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JAPAN | Excursionists

The Japanese Toilet Seat

Now, don’t get me started on the Japanese toilet seat!! 

Well, ok, I will anyway…..they are EVERYWHERE !!

NOT just in the fancy hotels, but in restaurants, train stations, bus stations, department stores, I read somewhere that 70% of Japanese HOMES have them too !

Now, it’s not JUST that they are heated and that in itself is a wonderful thing, the remarkable thing is that they have an inbuilt bidet with a little arm that pops out and sprays various bits ( does give you a fright if you are not expecting it ! ) AND the most elaborate ones even have a hot air dryer, so you never have to use toilet paper again ! Just think of how much you could save on toilet paper alone !


I noticed that they were for sale in the duty free department stores in Akihabara, ( electric town), I’m curious about how many tourists buy one to take home, could be very interesting explaining these to customs !

Nagano by Bullet

I got my Japan Rail Pass today which allows me to travel anywhere in Japan by rail so I wasted no time in jumping onto a bullet train, something I’ve been wanting to do since we arrived !

Where to go?

Well, it was a case of sticking a pin in a map and seeing what it lands on ! It landed on a city called Nagano, which I discovered was the host town of the 1998 Winter Olympics !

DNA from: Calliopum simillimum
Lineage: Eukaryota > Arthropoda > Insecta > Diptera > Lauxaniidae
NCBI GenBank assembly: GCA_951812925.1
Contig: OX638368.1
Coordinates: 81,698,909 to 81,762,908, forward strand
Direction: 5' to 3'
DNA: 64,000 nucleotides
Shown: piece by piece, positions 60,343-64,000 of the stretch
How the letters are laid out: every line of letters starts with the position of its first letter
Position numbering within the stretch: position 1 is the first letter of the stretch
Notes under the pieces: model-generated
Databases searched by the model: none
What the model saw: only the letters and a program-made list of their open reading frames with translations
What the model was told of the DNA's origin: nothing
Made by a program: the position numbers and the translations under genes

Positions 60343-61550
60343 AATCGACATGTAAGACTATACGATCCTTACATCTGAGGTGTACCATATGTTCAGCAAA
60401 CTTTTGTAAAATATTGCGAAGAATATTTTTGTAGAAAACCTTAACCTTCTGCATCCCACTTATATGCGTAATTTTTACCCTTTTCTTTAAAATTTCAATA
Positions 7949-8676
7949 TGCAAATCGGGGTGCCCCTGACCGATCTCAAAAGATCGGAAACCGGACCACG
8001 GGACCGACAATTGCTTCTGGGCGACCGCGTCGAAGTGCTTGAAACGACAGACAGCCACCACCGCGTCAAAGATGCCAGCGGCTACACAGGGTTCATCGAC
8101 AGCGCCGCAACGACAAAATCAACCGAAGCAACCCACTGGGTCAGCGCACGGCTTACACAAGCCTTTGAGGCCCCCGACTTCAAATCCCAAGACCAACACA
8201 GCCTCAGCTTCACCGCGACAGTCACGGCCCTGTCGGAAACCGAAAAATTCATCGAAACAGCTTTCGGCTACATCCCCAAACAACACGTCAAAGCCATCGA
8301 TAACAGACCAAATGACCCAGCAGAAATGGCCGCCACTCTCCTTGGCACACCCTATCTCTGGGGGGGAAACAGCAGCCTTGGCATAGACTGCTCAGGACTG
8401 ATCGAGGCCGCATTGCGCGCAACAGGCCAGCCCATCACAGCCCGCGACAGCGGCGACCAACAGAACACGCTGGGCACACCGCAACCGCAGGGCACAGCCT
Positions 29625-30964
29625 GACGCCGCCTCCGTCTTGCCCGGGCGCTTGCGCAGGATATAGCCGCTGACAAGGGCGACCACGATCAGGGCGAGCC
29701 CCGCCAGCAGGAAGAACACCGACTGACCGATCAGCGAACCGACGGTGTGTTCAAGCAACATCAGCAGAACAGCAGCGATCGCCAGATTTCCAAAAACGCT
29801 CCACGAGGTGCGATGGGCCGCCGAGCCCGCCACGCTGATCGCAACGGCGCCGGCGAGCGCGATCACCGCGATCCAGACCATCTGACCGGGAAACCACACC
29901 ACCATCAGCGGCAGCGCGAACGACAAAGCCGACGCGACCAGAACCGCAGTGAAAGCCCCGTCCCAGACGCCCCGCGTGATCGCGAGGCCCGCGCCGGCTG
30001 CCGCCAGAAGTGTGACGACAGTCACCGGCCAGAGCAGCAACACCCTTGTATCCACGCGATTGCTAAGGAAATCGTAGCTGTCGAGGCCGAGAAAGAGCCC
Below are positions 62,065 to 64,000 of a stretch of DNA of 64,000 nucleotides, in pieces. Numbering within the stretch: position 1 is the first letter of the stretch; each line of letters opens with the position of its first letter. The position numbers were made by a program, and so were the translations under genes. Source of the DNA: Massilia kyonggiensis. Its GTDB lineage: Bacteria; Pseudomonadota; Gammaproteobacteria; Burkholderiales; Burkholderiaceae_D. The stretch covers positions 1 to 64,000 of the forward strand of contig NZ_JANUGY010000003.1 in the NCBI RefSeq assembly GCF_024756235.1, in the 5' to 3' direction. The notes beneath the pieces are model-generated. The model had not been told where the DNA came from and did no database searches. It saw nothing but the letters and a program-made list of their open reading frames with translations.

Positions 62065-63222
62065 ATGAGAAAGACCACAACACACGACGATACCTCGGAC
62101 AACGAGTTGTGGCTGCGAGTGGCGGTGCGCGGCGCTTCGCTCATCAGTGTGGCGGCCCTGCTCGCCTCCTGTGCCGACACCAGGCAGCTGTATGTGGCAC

SO, right across Japan to the other side I go!

The bullet train is wonderful, it’ SO fast you almost feel you about to take off, I travelled about 260 kilometres in just under an hour and a half !

It’s very relaxing to just watch the world go by and the because you are going SO fast the scenery changes very quickly from the built up city scape to exotic countryside !

I didn’t stay in Nagano for very long, just an hour’s walk around then a quick turn around back on the bullet !!

Plenty of time to browse through the ‘train shop’ magazine, and look what I found:

Ian Poulter hat for
Japanese golfers ??
Much healthier train food than the
crisps and nuts we get in the UK !

Walking Tokyo

My day yesterday was spent….walking! With a few metro trips thrown in of course but I must have walked miles, just soaking up the atmosphere of the city !